The Cat Signal

A silhouette of Boo atop the cat tree

On Sunday rain and cooler weather arrived for a few days, not only drenching western Oregon with desperately needed rain but helping fire crews deal with the Eagle Creek Fire ravaging the Columbia River Gorge. But the day prior smoke from the fires increased throughout the day in Portland, to the point that I stayed inside and didn’t even let Ellie go out for her evening walk. Late in the day, with the sun colored red by the smoke, I noticed an interesting pattern of shadows on my wall. As I photographed it I looked to my right and saw the Cat Signal on the far wall, a silhouette of Boo atop the cat tree.

Ash Tuesday

Ash from the Eagle Creek fire covers the green hood of a Subaru Crosstrek Hybrid

I washed my wife’s car on Monday morning, its lovely green paint shining in the sun, but this is how it looked Tuesday morning. A bit of a bloom from the crepe myrtle above the driveway had fallen onto the hood, where it was surrounded by the charred remains of trees in the Columbia River Gorge, ash that had been drifting down throughout the evening and night. A fire started on the Eagle Creek trail over the Labor Day weekend, possibly by teens setting off fireworks, and with high winds and a parched forest it soon spread to other parts of the Gorge, including several areas I’ve been hiking this year and will be back visiting soon. Walking to the train this morning in our Portland neighborhood the sun was deep red even well after sunrise but by evening when I returned home you couldn’t even see the sun so thick was the smoke in the air.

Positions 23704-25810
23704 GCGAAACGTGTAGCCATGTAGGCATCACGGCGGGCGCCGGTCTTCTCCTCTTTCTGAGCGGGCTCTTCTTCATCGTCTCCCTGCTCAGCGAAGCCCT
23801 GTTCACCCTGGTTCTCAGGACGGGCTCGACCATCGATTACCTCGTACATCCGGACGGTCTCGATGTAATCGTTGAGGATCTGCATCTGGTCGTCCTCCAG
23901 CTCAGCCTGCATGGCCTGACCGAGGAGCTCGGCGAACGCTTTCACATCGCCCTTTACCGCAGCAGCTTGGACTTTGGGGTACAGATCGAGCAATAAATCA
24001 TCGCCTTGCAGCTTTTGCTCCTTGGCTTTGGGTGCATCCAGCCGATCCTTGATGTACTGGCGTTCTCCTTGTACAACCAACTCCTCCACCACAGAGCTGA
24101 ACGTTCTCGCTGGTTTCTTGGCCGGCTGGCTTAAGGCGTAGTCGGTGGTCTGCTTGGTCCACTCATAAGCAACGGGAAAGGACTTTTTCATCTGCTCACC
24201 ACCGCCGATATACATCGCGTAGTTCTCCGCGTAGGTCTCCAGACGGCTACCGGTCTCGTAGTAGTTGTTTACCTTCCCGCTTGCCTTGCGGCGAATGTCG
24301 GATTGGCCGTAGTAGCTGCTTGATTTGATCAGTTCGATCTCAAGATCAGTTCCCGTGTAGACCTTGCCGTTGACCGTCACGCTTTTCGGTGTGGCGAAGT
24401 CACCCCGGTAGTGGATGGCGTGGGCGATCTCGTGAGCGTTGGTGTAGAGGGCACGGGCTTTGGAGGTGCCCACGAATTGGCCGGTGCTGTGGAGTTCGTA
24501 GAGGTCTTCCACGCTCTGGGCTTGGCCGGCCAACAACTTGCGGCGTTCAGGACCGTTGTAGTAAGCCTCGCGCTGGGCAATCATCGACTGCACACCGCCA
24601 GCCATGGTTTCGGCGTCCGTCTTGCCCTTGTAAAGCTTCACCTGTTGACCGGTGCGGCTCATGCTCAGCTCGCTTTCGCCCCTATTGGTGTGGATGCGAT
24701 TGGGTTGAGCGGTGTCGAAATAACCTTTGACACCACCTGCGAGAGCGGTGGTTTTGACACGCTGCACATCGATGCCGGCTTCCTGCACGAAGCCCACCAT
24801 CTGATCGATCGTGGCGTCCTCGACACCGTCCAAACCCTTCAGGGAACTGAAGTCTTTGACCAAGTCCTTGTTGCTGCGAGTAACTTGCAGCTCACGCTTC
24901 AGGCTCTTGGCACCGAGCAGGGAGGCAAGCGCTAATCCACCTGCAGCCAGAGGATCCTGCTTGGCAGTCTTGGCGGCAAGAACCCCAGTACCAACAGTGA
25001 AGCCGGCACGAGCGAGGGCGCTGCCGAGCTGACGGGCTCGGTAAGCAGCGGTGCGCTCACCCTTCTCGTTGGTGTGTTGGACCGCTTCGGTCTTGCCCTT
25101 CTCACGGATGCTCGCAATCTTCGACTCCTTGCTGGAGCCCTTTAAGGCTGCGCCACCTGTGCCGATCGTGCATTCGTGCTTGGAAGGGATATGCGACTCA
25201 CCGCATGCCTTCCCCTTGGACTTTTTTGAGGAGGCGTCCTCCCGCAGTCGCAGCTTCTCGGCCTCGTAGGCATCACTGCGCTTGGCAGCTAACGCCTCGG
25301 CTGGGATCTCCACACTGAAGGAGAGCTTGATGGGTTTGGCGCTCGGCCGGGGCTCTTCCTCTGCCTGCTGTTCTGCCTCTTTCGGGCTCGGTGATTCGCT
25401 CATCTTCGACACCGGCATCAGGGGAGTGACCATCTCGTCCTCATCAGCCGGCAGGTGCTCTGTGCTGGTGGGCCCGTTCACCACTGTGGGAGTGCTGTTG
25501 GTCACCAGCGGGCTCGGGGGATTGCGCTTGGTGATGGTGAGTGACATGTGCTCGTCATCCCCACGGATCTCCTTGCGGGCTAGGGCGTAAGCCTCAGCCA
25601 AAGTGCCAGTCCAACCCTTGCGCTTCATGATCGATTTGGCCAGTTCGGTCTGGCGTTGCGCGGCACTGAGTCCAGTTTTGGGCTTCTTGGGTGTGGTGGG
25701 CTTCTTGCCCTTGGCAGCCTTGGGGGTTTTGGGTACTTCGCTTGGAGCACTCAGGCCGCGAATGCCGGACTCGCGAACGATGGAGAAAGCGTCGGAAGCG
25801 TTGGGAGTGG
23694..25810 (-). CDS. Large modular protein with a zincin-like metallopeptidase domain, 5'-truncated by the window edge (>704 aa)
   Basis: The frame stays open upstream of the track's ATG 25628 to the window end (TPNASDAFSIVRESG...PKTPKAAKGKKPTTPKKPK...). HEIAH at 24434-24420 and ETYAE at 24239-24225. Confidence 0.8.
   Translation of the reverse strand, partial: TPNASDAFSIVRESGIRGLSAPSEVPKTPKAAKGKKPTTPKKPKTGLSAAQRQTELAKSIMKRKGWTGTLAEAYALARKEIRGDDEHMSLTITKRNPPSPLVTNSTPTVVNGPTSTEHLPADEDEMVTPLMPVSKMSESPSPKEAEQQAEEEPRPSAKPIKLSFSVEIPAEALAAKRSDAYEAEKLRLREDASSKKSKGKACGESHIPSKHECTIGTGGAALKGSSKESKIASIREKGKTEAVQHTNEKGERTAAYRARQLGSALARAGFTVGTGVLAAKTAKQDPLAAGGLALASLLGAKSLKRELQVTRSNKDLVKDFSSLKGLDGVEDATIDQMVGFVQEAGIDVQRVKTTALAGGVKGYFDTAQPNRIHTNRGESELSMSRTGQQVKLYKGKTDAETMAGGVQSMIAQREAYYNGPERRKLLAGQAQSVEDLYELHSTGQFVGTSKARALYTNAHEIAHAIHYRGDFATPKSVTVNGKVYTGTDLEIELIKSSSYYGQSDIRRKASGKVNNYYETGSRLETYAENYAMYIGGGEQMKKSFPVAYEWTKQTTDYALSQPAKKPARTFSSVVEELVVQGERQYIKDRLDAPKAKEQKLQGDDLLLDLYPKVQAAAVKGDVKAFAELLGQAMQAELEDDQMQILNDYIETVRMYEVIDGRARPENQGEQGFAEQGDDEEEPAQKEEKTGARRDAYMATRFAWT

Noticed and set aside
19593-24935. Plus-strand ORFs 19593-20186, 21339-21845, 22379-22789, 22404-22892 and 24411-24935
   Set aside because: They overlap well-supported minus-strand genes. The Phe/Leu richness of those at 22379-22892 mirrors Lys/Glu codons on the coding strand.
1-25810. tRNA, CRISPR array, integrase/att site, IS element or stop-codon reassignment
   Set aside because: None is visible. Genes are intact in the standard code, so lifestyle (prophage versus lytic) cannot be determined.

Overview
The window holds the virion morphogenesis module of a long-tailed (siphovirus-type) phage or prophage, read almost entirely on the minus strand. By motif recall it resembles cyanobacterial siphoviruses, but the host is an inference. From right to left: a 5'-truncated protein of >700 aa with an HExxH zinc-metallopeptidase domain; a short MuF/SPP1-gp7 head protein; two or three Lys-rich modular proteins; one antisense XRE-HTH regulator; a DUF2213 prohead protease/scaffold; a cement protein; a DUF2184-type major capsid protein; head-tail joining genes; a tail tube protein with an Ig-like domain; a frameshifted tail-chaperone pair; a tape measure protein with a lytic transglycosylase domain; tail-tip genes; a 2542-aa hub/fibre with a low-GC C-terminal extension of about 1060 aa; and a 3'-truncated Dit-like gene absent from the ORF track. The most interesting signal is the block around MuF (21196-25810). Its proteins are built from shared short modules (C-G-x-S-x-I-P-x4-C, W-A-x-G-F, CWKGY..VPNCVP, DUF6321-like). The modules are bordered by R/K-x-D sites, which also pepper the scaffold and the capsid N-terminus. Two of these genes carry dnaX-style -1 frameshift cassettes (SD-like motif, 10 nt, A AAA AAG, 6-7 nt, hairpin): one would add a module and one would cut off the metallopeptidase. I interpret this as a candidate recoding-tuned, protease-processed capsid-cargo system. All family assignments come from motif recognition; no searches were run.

It’s too soon to know the extent of the damage to the forests and the trails as the fire is still raging, but this is the sort of area that is burning, looking down into the Oneonta Gorge, taken on a hike in the spring when everything was a luscious green. Move away from the mountain streams and much of the surrounding forest is not so damp, especially not after such a hot dry summer. My thanks to all the firefighters trying to contain the blaze and protect the historic structures and the small communities in the area, and who led about 150 people trapped on the Eagle Creek trail by the fire to safety.

Lush greenery surrounds a mountain stream in the Oneonta Gorge